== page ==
• Newalta (-44.4%):  Wastewater processor is being hurt by the slowdown in the energy sector

Among winners, we highlight a long time holding, Andrew Peller, Canada’s leading domestically-owned wine producer and marketer.  This well managed family controlled company continues to deliver solid results by successfully launching new products and tightly controlling costs.  Earnings per share have doubled over the past  5 years since we started buying shares, and the market is finally rewarding the company by expanding its valuation multiple.  Consequently, its share price has risen 3.5 fold, yet is still fundamentally cheap when compared to others in its peer group. Andrew Peller is now our largest position, and we intend to continue holding it for the long term.

Among losers, we highlight Sandvine, a 2015 addition to our portfolio.  This Waterloo-based world leader in the development of complex software to help analyse data and control traffic over the internet, sells to a growing global market and generates high margins and strong free cash flow.  The company announced record revenues and has started paying a regular dividend. Sandvine is flush with cash representing over 40% of its market capitalization and is aggressively buying back shares.  However, being a technology stock, it is volatile.  Given its profitability, industry leadership, growth prospects and cheap valuation, we would consider adding to our holdings on significant weakness.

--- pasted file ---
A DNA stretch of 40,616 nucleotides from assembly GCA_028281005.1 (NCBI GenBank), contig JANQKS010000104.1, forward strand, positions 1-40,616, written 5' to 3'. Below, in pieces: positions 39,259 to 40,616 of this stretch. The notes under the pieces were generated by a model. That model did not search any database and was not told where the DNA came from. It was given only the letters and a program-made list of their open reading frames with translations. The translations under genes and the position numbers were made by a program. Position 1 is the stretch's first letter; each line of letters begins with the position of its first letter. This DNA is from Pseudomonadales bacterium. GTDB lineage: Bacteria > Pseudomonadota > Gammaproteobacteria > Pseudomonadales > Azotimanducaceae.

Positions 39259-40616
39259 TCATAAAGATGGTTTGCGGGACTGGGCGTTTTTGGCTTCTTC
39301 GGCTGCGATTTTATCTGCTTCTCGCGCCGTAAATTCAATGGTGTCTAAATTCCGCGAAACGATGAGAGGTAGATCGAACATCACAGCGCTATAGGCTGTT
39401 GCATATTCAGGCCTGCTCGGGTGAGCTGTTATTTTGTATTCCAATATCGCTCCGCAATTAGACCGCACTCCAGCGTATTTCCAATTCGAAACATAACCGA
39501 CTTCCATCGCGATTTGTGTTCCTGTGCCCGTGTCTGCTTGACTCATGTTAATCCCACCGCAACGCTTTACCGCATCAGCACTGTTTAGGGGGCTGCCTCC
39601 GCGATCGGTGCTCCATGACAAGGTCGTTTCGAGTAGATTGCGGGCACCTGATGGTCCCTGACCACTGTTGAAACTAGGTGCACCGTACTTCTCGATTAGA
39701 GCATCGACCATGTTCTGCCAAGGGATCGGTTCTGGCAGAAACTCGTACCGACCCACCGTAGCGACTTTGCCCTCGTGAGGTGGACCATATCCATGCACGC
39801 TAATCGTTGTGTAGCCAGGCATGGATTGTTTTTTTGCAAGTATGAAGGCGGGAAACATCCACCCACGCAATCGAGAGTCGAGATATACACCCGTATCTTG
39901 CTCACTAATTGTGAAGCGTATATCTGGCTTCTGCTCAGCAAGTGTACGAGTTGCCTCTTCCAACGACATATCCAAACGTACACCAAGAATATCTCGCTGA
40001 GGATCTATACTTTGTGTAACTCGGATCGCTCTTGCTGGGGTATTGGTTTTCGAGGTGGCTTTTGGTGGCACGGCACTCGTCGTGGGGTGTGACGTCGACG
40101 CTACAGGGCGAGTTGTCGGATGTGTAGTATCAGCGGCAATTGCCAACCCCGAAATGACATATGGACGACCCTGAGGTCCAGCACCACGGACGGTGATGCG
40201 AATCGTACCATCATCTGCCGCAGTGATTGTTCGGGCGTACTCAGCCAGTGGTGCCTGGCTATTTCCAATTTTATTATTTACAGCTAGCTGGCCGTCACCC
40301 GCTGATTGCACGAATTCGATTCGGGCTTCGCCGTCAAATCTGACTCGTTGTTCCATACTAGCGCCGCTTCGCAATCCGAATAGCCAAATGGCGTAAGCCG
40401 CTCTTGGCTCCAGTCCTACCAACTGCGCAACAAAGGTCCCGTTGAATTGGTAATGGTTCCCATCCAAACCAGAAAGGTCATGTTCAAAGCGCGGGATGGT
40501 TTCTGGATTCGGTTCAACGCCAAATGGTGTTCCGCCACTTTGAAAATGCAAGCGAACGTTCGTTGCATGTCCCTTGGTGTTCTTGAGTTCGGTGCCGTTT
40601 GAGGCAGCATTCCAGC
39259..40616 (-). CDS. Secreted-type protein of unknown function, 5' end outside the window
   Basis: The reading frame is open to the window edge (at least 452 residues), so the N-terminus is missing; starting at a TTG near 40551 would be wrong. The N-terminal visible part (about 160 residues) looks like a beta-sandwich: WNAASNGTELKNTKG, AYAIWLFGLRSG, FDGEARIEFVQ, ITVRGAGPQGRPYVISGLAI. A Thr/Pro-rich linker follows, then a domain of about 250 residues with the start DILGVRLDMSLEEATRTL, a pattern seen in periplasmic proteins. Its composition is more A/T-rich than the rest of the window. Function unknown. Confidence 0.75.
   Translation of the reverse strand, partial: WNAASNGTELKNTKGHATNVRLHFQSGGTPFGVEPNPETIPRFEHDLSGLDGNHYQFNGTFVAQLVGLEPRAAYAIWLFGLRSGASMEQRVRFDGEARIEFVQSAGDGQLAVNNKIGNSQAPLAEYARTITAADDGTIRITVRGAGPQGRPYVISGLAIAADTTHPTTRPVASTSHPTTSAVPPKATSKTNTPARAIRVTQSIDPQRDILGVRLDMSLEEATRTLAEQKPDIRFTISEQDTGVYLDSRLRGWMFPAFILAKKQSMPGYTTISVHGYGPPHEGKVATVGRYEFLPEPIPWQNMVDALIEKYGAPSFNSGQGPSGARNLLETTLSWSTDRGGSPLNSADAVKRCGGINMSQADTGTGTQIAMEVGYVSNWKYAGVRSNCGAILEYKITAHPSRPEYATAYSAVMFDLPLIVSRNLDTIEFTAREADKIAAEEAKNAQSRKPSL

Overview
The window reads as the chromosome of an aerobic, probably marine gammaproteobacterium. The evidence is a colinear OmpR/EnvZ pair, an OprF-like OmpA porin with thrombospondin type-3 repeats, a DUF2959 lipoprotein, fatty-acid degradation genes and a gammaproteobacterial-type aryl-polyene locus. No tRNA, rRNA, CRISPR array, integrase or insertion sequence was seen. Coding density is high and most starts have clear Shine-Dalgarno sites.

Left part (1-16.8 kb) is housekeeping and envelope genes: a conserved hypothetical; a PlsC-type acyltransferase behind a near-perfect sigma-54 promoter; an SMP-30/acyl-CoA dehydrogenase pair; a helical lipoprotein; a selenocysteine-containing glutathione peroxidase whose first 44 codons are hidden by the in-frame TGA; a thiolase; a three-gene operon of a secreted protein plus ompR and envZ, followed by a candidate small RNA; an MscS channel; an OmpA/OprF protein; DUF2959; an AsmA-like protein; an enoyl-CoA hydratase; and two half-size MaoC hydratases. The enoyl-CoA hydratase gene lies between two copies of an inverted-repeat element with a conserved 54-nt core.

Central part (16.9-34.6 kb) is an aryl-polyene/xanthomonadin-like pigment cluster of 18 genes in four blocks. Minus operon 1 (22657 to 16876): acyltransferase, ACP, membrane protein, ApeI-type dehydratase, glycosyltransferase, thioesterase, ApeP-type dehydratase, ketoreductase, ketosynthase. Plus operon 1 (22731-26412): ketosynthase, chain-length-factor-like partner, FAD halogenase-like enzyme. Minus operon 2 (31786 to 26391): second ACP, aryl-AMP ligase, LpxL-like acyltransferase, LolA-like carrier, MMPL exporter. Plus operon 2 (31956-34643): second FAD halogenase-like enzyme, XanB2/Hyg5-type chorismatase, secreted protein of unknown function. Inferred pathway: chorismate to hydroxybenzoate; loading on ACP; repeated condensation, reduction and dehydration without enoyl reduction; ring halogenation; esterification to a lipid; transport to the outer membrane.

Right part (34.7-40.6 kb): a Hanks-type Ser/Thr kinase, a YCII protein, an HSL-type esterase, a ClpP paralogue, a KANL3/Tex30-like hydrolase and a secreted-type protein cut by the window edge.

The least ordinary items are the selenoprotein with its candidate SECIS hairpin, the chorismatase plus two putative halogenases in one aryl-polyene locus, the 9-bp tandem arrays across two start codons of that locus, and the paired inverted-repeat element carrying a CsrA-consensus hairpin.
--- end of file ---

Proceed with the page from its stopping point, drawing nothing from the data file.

As we have often repeated, the global economy remains fragile and interest rates continue to be suppressed by central banks worldwide.  This monetary stimulus is not generating the desired growth rates and most countries remain heavily indebted.  In Canada, the depreciated Loonie has helped boost exports by non-resource-based manufacturers and employment remains healthy, other than in oil producing parts of the country.  Nevertheless, we are increasing our cash weighting as valuations remain expensive in relation to growth prospects.  We continue to hold shares in dividend paying companies in stable sectors such as Telecom, Utilities, Renewable Energy and Infrastructure, as well as in companies that are able to safely grow despite a weak global backdrop.